Turn The Night
- Lorna Irvine
- 14 May 2019
Gav Prentice's homage to once booming towns and music is a touching, funny hour
Sometimes, it's hard to evoke the spirit of Dylan's Highway 61 when you're playing in and around the North Lanarkshire area. Over The Wall's Gav Prentice portrays four characters in a pub karaoke night, whose dreams and quibbles are reflected in a selection of original songs, many of which skewer the clichés of lost highways and lost souls.
It's not just the carpets that are sticky. Titch, the compere, is a man of a certain vintage who's clearly no stranger to double denim (first time around) with his dad dancing and howlers.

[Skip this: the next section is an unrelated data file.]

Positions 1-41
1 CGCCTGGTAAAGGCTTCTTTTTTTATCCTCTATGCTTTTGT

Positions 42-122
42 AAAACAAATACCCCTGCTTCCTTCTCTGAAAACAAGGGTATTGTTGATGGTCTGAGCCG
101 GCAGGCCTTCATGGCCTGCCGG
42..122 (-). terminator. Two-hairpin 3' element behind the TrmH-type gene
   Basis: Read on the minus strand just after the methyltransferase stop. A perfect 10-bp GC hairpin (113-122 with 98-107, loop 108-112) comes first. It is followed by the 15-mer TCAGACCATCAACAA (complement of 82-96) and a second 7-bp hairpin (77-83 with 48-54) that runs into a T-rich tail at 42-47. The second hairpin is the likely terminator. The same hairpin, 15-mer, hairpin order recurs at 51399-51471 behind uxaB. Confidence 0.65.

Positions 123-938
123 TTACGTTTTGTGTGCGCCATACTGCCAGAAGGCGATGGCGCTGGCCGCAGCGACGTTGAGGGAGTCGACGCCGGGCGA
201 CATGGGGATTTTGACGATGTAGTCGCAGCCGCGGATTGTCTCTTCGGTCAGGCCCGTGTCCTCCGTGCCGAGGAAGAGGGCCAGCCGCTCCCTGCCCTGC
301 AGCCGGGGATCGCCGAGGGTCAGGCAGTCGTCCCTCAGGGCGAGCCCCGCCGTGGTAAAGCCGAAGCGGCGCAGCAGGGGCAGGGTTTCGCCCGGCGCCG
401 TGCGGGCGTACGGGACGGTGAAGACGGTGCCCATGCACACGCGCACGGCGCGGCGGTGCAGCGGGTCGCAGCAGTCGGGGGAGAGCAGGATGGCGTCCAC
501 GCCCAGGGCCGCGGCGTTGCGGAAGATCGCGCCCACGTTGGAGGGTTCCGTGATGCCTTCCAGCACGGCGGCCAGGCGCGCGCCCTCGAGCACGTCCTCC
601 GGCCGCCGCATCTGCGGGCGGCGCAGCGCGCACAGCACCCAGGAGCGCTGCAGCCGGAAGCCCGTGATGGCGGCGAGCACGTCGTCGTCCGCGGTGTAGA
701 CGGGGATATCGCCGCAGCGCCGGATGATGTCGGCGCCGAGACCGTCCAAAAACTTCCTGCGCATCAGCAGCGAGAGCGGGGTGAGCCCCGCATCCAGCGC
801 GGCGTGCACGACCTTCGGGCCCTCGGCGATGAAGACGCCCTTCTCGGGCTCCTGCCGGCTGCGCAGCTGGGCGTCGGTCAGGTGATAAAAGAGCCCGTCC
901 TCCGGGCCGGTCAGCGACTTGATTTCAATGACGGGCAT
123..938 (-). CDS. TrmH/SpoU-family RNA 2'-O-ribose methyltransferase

Caroline, married to bar treasurer Rick, is the rock of the establishment: steadfast and wry, she muses over the Scots obsession with country and western, while providing pathos.
And Kevin is a dreamer, who has it all figured out: auditions, Britain's Got Talent and a permanent move to Australia – even if he's prone to an overshare or two.
But trouble is brewing with the brews, when it emerges that belligerent, humourless Rick, who takes to the mic like a prize fighter, is getting involved with gangsters.
Prentice is a charismatic, twinkly eyed performer, and flits between characters with ease. Even if the storytelling, focused on chipping away at the veneer of drinking culture, seems familiar, there's a winning physicality and sense of defiance in his presence.
He rails against the sense of community that's been lost with the rise of gastro pubs; but above all, Turn The Night is a love song to shared spaces, and the power of music to transcend working-class environments.
Tron Theatre, Glasgow. Run ended.